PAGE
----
Keep these beauties in bounds without ruining their looks.
Now that your azaleas have finished blooming, you can forget them until next spring, right? Wrong. Keeping them healthy and looking great means giving them some attention during the next few weeks. Two things in particular that you shouldn't forget are pruning and insect control.
The Kindest Cut
Azaleas, especially those planted near the house, can get too big eventually. This necessitates pruning. Though the mere thought of this terrifies most homeowners, pruning correctly is really quite simple, as long as you remember these tips.
First, finish your pruning by late June. Once you get into July, most azaleas will start setting flowerbuds. Pruning after that will ruin next spring's floral display. Second, leave your hedge trimmers in the garage. The last thing you want to do is flat-top your azaleas. Your goal is to reduce them in size so that you can hardly tell you've pruned them.
How? Grab a pair of sharp pruning shears. Reach down inside the shrub, and cut only branches thicker than a pencil. Feel free to prune 12 to 18 inches of growth, always cutting back to a bud or another branch. Remove equal amounts of growth from all parts of the shrub--it's like giving someone a haircut. No stubs should be visible when you finish. Your azaleas will be smaller, but still bushy, green, and natural looking.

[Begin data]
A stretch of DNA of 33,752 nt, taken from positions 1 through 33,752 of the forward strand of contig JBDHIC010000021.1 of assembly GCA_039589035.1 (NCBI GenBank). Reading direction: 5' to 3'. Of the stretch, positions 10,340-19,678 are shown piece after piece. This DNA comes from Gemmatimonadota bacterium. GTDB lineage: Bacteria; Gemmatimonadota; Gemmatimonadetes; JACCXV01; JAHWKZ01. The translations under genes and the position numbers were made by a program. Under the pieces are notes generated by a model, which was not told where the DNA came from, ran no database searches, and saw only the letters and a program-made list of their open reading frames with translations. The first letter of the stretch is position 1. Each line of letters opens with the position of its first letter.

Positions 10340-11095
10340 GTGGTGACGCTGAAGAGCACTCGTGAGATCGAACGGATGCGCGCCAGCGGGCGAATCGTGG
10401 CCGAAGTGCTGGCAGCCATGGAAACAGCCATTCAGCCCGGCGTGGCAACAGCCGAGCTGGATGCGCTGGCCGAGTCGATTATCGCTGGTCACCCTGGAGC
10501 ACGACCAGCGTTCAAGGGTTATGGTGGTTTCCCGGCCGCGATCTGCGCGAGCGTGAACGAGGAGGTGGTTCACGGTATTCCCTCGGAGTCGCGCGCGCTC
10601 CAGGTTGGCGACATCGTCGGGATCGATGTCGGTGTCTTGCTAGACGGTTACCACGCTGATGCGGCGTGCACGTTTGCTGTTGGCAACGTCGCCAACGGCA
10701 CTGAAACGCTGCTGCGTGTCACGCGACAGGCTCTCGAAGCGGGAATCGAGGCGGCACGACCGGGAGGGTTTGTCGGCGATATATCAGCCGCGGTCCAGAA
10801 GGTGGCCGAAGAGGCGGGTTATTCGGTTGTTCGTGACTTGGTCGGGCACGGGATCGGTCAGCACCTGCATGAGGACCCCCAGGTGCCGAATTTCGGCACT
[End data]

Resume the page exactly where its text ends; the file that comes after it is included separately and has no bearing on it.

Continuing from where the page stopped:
Now for the Bugs
Lace bugs are among the most common pests of azaleas. Small white flies with clear wings, they perch on the undersides of leaves, sucking sap. They leave hard, black spots on the leaves' lower surfaces, while the tops look speckled and bleached. Lace bugs favor azaleas growing in sun and go through several generations each year. Infested plants will drop leaves prematurely and may not bloom well.
Because lace bugs hide under the leaves, they're hard to hit with conventional insecticides applied with a sprayer. But I have a strategy that works pretty well. As soon as I finish pruning, I spray my azaleas according to label directions with a systemic insecticide called Cygon. I don't have to hit the bugs directly. The foliage absorbs the chemical, which then goes into the lace bugs. About three weeks later, I sprinkle granules of Bayer Advanced Garden 2-in-1 Systemic Azalea, Camellia & Rhododendron Care around the base of the plants and water it in. In addition to fertilizer, this product contains the insecticide disulfoton, which provides a good six weeks of control. If any lace bugs show up after that, I spray with Cygon again.
Now my azaleas bloom well, look nice, and don't block the windows. If only they'd plant themselves!
"Azalea Summer Care " is from the June 2003 issue of Southern Living.